In the event a Defendant alters or destroys evidence, spoliation of evidence rules may provide Plaintiffs with legal remedy, such as a Court instructing the jury to presume destroyed evidence is damaging to the party that destroyed it, or preventing the opposing party from presenting defenses to the claim.

2. Consulting Experts

Hiring the appropriate experts for your case is crucial, as they can provide insight and testimony to:

  • Evaluate the merits of a potential claim and likelihood of success;
  • Establish that a design defect, manufacturing defect, or marketing defect was the cause of a Plaintiff’s injury;
  • Prove a product could have been designed in safer way; and / or
  • Prove damages and scope of a victim’s past and future losses.

To address these issues, various experts and specialists may be used, including:

  • Medical experts: In cases where a particular defect is obvious or already well-established, all that may be required are medical experts who can provide their opinions about a victim’s injuries, how it has impacted their lives, and what, if any, medical issues they will face in the future. In addition to proving damages, medical experts may also be used to demonstrate links between certain products and a Plaintiff’s injuries (i.e. proving a connection between products containing harmful substances and the development of an illness).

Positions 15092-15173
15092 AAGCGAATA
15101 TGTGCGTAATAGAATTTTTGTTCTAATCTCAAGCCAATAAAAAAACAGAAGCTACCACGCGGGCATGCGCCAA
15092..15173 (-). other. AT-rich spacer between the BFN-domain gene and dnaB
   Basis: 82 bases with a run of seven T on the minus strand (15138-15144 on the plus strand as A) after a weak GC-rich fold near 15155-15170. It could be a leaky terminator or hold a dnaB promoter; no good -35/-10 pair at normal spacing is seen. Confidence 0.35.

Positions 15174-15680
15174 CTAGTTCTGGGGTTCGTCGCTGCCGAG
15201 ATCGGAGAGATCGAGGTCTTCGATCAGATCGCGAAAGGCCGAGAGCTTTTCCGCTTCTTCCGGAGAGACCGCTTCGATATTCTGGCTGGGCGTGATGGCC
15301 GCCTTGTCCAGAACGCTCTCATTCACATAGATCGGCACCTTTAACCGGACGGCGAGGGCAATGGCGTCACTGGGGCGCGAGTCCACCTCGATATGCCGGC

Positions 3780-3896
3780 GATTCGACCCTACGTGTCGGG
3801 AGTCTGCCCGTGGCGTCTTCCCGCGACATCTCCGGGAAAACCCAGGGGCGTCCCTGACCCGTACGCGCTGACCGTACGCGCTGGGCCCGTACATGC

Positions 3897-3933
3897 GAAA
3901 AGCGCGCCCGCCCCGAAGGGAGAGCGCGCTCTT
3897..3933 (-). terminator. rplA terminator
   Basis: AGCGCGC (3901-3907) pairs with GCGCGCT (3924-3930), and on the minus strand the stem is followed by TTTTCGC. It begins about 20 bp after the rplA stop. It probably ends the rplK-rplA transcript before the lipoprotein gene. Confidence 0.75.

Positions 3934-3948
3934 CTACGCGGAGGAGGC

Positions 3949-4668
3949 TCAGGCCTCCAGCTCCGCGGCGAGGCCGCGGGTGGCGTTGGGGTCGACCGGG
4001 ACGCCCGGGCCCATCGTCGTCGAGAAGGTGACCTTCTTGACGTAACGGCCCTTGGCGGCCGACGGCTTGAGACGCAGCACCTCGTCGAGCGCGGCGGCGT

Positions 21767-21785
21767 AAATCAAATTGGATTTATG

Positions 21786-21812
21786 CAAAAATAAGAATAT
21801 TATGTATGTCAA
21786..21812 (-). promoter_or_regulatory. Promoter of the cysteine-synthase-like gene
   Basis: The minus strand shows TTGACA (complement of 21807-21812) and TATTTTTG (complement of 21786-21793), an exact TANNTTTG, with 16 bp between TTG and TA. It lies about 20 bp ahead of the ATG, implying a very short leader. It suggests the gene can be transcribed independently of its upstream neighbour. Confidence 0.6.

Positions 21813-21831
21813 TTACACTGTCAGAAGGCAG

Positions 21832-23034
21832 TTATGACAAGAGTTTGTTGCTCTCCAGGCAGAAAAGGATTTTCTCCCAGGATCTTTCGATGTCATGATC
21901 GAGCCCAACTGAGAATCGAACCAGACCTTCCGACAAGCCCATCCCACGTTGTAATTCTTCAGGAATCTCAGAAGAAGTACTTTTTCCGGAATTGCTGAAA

• Industry experts: If a Defendant disputes liability or there are uncertainties regarding the nature of a defect and how it caused harm, it may be necessary to work with experts who have sufficient understanding, training, and experience in a relevant field or specialty. Depending on the product and the case, this may be a manufacturing expert who understands industrial machinery and workplace operations, a civil engineer who has designed roads and infrastructure, or a motor vehicle industry expert who can explain best practices for designing and testing vehicle components, among other specialists.